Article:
Dr George Kong is an ophthalmologist and glaucoma subspecialist at Royal Victorian Eye and Ear Hospital, Victoria Australia. He has a research interest in developing disruptive technologies in ophthalmic care and has developed the Melbourne Rapid Fields perimetry software for portable tablet devices. 

Professor Allison McKendrick is Head of Department of Optometry & Vision Sciences at the University of Melbourne. She is a recognised international expert in visual functional assessment and ophthalmic imaging. Her research is supported by the NHMRC and Australian Research Council, in addition to industry support from the ophthalmic industry (Heidelberg Engineering, GmBH; Haag- Streit AG, CenterVue SpA). 

References 1. Keel S, Xie J, Foreman J, et al. Prevalence of glaucoma in the Australian National Eye Health Survey. Br J Ophthalmol 2018;Apr 26: e-pub ahead of print. 

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  2. Monroy GL, Won J, Spillman DR, Dsouza R, Boppart SA. Clinical translation of handheld optical coherence tomography: practical considerations and recent advancements. J Biomed Optics 2017;22:121715. 
  3. Kong YXG, He M, Crowston JG, Vingrys AJ. A comparison of perimetric results from a tablet perimeter and Humphrey Field Analyzer in glaucoma patients. Trans Vis Sci Technol 2016;5:2. 
  4. Johnson CA, Thapa S, Kong YXG, Robin AL. Performance of an iPad application to detect moderate and advanced visual field loss in Nepal. Am J Ophthalmol 2017;182:147-154. 
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  8. Montesano G, Bryan SR, Crabb DP, et al. A comparison between the Compass Fundus perimeter and the Humphrey Field Analyzer. Ophthalmology 2018;Epub ahead of print: Aug 14.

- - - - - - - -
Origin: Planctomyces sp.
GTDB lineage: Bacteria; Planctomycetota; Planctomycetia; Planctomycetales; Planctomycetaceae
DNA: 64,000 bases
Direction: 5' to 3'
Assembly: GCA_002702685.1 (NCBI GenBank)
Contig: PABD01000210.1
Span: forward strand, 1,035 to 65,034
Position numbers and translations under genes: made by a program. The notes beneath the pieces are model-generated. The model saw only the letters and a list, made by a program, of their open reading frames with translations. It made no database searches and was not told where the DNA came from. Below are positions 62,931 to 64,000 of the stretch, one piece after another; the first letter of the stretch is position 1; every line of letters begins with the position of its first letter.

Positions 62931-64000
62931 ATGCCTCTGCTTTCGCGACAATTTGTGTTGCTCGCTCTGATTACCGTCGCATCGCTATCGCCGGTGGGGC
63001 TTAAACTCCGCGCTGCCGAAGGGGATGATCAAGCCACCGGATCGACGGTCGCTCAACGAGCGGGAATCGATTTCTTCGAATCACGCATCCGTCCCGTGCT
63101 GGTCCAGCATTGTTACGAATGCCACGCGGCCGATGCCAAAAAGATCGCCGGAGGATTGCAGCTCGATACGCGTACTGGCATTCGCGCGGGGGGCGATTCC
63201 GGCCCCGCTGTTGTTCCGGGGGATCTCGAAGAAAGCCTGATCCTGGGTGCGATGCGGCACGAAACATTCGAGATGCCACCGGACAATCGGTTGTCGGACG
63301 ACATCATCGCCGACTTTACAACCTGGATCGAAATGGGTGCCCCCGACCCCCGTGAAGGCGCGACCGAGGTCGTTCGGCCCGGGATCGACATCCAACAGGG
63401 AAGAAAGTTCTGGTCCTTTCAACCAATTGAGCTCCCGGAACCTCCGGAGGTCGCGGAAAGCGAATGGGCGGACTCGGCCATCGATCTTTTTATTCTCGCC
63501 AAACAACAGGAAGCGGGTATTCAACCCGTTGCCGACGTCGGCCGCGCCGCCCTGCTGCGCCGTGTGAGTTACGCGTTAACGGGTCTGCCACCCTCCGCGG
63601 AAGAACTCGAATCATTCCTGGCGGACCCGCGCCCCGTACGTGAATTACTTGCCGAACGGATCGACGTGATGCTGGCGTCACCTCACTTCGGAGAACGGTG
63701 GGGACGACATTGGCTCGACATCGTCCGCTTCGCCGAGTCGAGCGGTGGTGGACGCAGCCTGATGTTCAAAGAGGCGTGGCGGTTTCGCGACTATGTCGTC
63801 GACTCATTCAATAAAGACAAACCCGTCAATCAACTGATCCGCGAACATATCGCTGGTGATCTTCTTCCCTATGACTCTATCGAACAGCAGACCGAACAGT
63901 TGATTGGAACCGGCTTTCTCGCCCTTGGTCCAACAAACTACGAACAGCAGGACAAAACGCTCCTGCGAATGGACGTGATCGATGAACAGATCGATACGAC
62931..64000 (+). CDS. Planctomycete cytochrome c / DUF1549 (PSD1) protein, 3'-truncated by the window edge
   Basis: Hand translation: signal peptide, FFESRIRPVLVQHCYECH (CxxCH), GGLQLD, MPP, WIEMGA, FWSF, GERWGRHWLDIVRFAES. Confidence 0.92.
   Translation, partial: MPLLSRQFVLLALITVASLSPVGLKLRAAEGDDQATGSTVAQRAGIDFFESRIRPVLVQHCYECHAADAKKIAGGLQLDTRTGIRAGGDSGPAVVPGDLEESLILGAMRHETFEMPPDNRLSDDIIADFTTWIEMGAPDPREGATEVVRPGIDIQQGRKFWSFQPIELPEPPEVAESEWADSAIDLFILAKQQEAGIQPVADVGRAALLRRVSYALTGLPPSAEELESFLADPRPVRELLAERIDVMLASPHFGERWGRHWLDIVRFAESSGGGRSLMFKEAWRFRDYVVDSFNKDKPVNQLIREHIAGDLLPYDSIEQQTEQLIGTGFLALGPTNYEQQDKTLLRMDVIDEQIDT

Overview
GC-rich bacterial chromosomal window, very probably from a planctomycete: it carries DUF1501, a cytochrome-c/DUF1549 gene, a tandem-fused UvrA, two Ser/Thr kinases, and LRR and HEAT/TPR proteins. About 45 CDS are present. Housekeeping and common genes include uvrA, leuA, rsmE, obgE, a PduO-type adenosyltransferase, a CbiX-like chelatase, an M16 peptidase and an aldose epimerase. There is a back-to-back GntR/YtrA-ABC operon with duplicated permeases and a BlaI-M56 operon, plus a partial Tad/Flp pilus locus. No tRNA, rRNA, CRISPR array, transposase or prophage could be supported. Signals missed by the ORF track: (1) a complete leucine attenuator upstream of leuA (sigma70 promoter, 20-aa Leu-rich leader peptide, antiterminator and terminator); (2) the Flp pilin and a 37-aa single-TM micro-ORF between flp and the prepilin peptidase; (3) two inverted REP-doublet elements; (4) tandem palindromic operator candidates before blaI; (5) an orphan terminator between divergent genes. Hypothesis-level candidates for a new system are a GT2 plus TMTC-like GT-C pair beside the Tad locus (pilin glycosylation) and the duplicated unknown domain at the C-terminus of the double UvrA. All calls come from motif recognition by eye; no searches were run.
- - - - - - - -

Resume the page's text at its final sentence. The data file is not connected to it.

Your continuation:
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  11. Montesano G, Rosseti LM, Allegrini D, Romano MR, Crabb DP. Improving visual field examination of the macula using structural information. Trans Vis Sci Tech 2018;7:36. 
  12. Medeiros FA, Lisboa R, Weinreb RN, Girkin CA, Liebmann JM, Zangwill LM. A combined index of structure and function for staging glaucomatous damage. Arch Ophthalmol 2012;130:1107-1116. 
  13. Shigueoka LS, Vasconcellos JPC, Schimiti RB, et al. Automated algorithms combining structure and function outperform general ophthalmologies in diagnosing glaucoma. PLoS One 2018;13:e0207784. 
  14. Zheng C, Johnson TV, Garg A, Boland MV. Artificial intelligence in glaucoma. Curr Opin Ophthalmol 2018;2018. 
  15. Huang J, Katalinic P, Kalloniatis M, Hennessy MP, Zangerl B. Diurnal intraocular pressure fluctuations with self-tonometry in glaucoma patients and suspects: a clinical trial. Optom Vis Sci 2018;95:88-95. 
  16. Konstas AG, Kahook MY, Araie M, et al. Diurnal and 24-h intraocular pressures in glaucoma: monitoring strategies and impact on prognosis and treatment. Adv Ther 2018;35:1775-1804.